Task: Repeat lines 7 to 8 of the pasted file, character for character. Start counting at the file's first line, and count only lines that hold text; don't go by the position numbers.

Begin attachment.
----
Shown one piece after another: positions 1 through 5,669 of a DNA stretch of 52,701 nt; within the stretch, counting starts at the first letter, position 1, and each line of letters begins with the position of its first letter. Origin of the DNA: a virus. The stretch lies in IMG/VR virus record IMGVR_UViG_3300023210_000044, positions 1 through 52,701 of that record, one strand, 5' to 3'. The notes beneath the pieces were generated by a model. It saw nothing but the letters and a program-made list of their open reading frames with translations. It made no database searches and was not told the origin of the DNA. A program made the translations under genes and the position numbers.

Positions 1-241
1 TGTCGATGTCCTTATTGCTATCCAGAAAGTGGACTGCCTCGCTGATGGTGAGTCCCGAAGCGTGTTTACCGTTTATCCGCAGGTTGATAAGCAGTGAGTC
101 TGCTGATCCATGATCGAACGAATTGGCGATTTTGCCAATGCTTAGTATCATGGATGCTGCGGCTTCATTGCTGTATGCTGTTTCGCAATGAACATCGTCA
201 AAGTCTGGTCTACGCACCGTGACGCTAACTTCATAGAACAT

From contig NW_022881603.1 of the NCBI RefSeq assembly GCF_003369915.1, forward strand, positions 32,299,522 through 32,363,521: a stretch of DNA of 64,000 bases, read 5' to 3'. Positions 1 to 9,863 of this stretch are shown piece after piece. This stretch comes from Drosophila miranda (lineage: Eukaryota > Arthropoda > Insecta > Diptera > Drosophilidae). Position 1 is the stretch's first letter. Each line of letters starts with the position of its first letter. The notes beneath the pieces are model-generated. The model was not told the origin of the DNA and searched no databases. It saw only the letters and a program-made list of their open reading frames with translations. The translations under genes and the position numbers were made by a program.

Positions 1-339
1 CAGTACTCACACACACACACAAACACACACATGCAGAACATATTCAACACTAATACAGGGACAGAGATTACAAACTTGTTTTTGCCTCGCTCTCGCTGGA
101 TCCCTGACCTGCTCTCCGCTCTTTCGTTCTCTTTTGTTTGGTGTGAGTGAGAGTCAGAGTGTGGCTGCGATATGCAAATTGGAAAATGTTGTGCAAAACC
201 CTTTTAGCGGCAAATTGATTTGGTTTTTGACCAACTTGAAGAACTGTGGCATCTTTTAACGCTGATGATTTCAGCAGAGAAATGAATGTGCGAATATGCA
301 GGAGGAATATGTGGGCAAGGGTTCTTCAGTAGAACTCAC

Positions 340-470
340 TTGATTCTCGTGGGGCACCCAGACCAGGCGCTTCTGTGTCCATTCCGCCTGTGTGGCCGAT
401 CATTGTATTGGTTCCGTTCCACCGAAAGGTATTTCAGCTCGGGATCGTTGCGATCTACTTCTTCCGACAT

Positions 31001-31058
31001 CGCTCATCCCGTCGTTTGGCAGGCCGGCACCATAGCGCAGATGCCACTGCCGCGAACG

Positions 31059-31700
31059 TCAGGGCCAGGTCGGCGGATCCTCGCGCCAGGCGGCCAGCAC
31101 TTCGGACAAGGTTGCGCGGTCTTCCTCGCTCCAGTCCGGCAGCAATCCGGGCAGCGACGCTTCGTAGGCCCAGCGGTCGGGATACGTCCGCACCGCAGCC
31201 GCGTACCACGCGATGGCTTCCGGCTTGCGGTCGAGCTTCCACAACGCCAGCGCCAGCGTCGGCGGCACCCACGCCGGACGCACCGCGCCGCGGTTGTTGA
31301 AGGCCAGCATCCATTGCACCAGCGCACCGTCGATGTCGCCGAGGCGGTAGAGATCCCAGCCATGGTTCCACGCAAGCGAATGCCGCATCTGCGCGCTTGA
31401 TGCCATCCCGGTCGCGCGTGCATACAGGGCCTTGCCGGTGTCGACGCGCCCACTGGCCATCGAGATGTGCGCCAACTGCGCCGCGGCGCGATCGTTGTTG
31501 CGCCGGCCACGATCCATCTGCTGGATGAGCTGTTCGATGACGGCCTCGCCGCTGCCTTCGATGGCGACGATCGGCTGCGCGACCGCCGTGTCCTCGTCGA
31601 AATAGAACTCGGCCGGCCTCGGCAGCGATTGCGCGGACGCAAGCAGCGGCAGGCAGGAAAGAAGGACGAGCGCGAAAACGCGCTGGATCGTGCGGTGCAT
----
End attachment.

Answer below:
Positions 1-339
1 CAGTACTCACACACACACACAAACACACACATGCAGAACATATTCAACACTAATACAGGGACAGAGATTACAAACTTGTTTTTGCCTCGCTCTCGCTGGA